Synology's 2-bay NAS units have consistently performed well in our tests. Today, the latest additions to the 2-bay lineup have been launched in the form of the DS213 and DS213+. The DS213+ also marks the reappearance of Freescale's PowerPC based NAS processors in the Synology 2-bay units.

Synology used to differentiate the regular (DS211 / DS212) and performance models (DS211+ / DS212+) by using 512 MB of DRAM in the latter (compared to the 256 MB in the regular models). In the 2013 models, however, both units have 512 MB of DRAM. Physically, both models have a USB 2.0 and a SD card slot in front, and 2 USB 3.0 ports in the rear. The DS213+ model has an eSATA port in order to enable attachment of additional storage devices.

The DS213+ is based on the Freescale P1022, which runs at 1.067 GHz. In addition to having two e500 cores (each of which is a dual dispatch superscalar processor with out of order issue and execution), we also have double precision vector floating point units which should greatly help accelerate any DLNA apps running in the system.

Freescale P1022

Rounding up the SoC side of things are the two SATA ports, two GbE ports (of which only is used in the DS213+) and some PCI-E ports (connected to USB 3.0 and eSATA bridges in the DS213+).

The DS213 is based on the tried and tested Marvell Kirkwood mv6282 SoC. Both SoCs have hardware encryption support and a dedicated hardware XOR engine for accelerating RAID operations.

Despite being targeted towards home users and prosumers, the Diskstation Manager OS also has plenty of small business features including ACL support for granular, file-level control, ADS support up to 100,000 users and groups and an antivirus package.

The DS213 and DS213+ both come with a single 92mm fan, and the noise level at full speed is rated to be 19.9 dB(A). The DS213's power consumption is rated at 8.3W when the disks are idle and at 18.5W when the disks are being accessed. For the DS213+, these numbers shoot up to 10.1W and 22.2W. Under RAID-1, the DS213 is rated for 108.23 MBps reads and 65.41 MBps writes while the DS213+ is rated for 110.36 MBps reads and 84.31 MBps writes. Synology indicated that the reported numbers were obtained using two Seagate Barracuda LP ST31000520AS 1TB 5900 RPM drives.

Both models are available for ordering in the North American market starting today, with the DS213 at $299 and DS213+ at $369.

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  • Pandamonium - Tuesday, August 28, 2012 - link

    I think that most of us buy a NAS because we don't want to deal with configuring a file server for DLNA streaming, etc. We'd rather have an appliance that's compact, quiet, stable, and nearly ready to go out of the box.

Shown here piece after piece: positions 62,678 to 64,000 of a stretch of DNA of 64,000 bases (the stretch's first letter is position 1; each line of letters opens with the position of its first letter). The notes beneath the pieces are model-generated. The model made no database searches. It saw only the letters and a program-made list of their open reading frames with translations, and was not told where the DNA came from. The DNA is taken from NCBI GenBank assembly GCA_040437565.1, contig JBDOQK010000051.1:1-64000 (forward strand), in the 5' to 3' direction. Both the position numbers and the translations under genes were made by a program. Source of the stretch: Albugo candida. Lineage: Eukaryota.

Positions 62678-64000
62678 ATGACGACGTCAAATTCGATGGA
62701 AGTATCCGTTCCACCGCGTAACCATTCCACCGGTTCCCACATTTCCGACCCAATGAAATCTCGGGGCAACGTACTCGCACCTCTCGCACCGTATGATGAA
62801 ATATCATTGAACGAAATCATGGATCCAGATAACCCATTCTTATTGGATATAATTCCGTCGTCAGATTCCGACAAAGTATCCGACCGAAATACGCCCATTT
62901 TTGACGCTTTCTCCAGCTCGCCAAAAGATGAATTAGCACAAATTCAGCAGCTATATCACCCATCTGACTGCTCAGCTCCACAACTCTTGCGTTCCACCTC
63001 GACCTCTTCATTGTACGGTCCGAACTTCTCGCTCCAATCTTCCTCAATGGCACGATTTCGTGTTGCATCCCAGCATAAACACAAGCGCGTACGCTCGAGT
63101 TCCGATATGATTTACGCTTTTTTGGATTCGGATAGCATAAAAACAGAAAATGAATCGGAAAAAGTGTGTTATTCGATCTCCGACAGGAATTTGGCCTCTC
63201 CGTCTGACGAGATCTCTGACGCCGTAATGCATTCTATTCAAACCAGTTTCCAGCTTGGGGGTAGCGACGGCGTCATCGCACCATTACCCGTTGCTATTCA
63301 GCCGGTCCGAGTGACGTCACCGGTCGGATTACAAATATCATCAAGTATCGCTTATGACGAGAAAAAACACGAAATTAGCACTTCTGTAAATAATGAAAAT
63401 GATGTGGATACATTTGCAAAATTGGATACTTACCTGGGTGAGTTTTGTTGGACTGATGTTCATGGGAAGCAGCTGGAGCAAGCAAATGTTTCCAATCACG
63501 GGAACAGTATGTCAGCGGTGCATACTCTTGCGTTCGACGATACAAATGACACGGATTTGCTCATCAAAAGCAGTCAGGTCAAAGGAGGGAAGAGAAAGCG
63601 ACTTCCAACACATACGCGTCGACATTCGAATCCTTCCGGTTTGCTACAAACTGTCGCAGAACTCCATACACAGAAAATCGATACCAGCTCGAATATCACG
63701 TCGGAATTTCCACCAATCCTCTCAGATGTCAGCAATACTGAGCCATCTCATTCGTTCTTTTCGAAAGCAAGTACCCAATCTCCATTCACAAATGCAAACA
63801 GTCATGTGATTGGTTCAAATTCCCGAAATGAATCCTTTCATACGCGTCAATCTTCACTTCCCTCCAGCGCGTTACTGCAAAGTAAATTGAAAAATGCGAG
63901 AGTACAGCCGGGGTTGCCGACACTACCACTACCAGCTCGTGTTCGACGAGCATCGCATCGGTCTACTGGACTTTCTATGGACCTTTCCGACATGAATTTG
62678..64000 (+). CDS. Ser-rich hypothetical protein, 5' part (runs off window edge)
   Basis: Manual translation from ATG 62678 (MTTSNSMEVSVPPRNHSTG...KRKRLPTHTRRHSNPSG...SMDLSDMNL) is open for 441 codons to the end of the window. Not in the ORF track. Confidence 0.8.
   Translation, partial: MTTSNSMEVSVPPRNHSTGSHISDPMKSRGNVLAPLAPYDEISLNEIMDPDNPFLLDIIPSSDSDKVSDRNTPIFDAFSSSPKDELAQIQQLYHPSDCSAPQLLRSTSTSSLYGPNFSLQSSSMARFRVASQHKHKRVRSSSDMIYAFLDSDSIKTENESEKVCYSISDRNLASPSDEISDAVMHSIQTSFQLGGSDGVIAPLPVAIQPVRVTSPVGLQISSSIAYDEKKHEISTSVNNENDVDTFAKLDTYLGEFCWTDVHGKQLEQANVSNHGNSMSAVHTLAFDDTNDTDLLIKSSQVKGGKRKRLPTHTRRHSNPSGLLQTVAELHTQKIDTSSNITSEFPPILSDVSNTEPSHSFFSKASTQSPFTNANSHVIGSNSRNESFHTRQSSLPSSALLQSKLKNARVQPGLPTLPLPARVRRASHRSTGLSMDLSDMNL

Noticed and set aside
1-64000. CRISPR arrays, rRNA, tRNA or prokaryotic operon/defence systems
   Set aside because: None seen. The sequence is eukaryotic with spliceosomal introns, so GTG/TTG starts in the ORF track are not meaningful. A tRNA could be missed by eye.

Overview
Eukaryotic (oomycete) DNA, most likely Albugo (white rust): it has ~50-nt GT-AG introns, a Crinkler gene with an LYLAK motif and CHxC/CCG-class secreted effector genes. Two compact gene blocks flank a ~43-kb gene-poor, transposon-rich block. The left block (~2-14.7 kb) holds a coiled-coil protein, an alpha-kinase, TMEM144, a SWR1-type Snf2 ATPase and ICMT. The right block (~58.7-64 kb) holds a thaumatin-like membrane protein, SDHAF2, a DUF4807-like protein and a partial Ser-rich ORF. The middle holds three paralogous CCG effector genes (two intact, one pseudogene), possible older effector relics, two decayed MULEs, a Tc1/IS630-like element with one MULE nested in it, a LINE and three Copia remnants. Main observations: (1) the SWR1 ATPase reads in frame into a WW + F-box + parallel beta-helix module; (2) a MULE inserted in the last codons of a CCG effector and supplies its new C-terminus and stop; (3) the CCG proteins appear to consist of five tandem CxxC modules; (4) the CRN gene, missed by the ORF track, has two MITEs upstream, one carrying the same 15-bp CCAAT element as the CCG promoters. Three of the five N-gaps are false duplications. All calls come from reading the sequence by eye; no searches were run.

So while hardware bumps are appreciated, software can be equally if not more important. Is there a new DSM around the corner?

    I thought the Linux kernel 3 or something includes support for btrfs, and that Synology's DSM is based on Linux kernel 3. I could be totally wrong though. But if I'm not, the introduction of a checksummed filesystem would be the biggest news to me.
    Reply
  • Ikefu - Tuesday, August 28, 2012 - link

    Making dual core NAS more accessible is a very nice benefit actually since I also use mine as a Web/FTP server in addition to my file vault/media server.

    What I really want to see is the 413 and 413+ though. The new power saving tech they talked about for those 4 bay models will be a nice benefit. Did they include that in the 213s as well?
    Reply
  • mactenchi - Tuesday, August 28, 2012 - link

    Any news about a DS213j model? Reply
  • Spiderman3 - Thursday, December 13, 2012 - link

    What would be the marketing angle...or point of a DS212J? Reply
  • douglaswilliams - Wednesday, August 29, 2012 - link

    Do these things have an option to turn off the disks after x minutes of inactivity? Maybe that is a standard feature of a NAS? Reply
  • xxsk8er101xx - Wednesday, August 29, 2012 - link

    Yes it does. It even has a timer to turn off plugged in hard drives as well.

    "Do these things have an option to turn off the disks after x minutes of inactivity? Maybe that is a standard feature of a NAS?"
    Reply
  • os2buddy - Sunday, September 02, 2012 - link

    It would appear that the DS213 specs is very similar to the "older" DS212+ ...... Reply
  • ganeshts - Monday, September 17, 2012 - link

    Would make sense, right? Bringing the features of the + version at a non-+ price point.. Reply
  • abye - Monday, April 22, 2013 - link

    Has anyone evaluated security on this NAS or experienced a security issue? I'd like to know what issues they've had and what was done/can be done to overcome the risk! Reply

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